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Chapter 15.—Among Versions a Preference is Given to the Septuagint and the Itala.

22.  Now among translations themselves the Italian (Itala1791 is to be preferred to the others, for it keeps closer to the words without prejudice to clearness of expression.  And to correct the Latin we must use the Greek versions, among which the authority of the Septuagint is pre-eminent as far as the Old Testament is concerned; for it is reported through all the more learned churches that the seventy translators enjoyed so much of the presence and power of the Holy Spirit in their work of translation, that among that number of men there was but one voice.  And if, as is reported, and as many not unworthy of confidence assert, 1792 they were separated during the work of translation, each man being in a cell by himself, and yet nothing was found in the manuscript of any one of them that was not found in the same words and in the same order of words in all the rest, who dares put anything in comparison with an authority like this, not to speak of preferring anything to it?  And even if they conferred together with the result that a unanimous agreement sprang out of the common labor and judgment of them all; even so, it would not be right or becoming for any one man, whatever his experience, to aspire to correct the unanimous opinion of many venerable and learned men.  Wherefore, even if anything is found in the original Hebrew in a different form from that in which these men have expressed it, I think we must give way to the dispensation of Providence which used these men to bring it about, that books which the Jewish race were unwilling, either from religious scruple or from jealousy, to make known to other nations, were, with the assistance of the power of King Ptolemy, made known so long beforehand to the nations which in the future were to believe in the Lord.  And thus it is possible that they translated in such a way as the Holy Spirit, who worked in them and had given them all one voice, thought most suitable for the Gentiles.  But nevertheless, as I said above, a comparison of those translators also who have kept most closely to the words, is often not without value as a help to the clearing up of the meaning.  The Latin texts, therefore, of the Old Testament are, as I was about to say, to be corrected if necessary by the authority of the Greeks, and especially by that of those who, p. 543 though they were seventy in number, are said to have translated as with one voice.  As to the books of the New Testament, again, if any perplexity arises from the diversities of the Latin texts, we must of course yield to the Greek, especially those that are found in the churches of greater learning and research.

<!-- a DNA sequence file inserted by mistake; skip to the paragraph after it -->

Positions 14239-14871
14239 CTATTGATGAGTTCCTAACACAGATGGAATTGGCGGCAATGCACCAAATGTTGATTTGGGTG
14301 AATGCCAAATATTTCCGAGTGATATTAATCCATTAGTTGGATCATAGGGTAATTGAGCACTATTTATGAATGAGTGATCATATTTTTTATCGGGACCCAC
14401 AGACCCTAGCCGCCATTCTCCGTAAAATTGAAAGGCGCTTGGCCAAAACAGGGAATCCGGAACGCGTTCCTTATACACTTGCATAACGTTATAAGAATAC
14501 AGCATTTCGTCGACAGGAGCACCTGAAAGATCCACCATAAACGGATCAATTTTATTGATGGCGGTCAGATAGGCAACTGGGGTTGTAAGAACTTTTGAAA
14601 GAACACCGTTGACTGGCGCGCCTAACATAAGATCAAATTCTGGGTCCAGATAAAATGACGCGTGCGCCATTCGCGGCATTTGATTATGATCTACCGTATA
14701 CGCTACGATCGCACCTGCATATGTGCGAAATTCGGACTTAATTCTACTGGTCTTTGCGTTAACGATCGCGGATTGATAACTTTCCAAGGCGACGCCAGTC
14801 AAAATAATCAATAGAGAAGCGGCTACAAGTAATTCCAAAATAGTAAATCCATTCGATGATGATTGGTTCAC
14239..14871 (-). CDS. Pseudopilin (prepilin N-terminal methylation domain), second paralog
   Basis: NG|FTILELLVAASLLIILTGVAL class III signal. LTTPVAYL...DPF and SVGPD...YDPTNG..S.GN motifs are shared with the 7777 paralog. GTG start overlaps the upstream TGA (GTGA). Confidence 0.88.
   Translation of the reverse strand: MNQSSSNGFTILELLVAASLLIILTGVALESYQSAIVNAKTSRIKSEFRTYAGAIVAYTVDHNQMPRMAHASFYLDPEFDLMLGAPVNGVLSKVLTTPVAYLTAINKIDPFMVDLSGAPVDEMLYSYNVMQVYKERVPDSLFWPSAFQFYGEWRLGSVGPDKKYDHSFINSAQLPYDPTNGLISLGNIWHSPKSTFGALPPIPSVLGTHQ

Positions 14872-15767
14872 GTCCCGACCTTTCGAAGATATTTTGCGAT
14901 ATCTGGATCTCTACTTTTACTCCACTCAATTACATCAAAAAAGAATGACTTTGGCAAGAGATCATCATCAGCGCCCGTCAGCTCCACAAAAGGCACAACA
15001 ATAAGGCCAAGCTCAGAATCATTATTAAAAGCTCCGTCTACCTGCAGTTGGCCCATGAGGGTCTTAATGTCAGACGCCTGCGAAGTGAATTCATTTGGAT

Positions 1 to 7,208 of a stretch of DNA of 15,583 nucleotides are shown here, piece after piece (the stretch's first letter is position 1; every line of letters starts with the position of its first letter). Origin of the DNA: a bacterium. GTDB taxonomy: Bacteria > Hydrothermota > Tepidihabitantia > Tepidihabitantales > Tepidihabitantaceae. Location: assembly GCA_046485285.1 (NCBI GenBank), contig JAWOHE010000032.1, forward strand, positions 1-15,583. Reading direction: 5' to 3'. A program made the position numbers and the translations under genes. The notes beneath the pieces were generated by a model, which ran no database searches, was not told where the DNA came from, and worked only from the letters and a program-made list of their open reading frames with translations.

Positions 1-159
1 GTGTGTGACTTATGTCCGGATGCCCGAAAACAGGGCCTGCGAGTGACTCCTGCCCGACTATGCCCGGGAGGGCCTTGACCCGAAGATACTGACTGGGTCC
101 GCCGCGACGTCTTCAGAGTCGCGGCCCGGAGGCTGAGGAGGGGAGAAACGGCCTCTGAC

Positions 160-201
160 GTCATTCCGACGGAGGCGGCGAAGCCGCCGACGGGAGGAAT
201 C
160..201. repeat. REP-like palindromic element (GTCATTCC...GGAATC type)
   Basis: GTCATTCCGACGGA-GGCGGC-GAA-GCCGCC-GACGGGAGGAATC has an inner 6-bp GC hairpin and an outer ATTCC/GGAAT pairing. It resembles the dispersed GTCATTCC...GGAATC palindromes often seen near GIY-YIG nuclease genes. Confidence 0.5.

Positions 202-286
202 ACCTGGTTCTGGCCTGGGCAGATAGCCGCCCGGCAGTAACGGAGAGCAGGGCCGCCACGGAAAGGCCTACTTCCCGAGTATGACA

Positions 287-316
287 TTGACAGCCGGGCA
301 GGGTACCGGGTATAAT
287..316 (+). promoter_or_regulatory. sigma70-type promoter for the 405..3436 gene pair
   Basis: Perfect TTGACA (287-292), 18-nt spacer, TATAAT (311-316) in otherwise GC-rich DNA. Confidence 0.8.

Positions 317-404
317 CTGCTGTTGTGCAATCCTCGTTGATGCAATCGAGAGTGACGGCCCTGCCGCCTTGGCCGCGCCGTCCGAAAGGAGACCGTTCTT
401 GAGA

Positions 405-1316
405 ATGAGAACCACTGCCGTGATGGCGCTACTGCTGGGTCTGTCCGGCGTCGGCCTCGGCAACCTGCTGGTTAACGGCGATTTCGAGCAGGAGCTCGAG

The translation here referred to is the Vetus Latina, as revised by the Church of Northern Italy in the fourth century, prior to the final recension of Jerome, commonly called the Vulgate.


Among these are Justin Martyr, Irenæus, and Clemens Alexandrinus.  Comp. Augustin, De Civ. Dei, xviii. 43, and Epp. 71 and 75.

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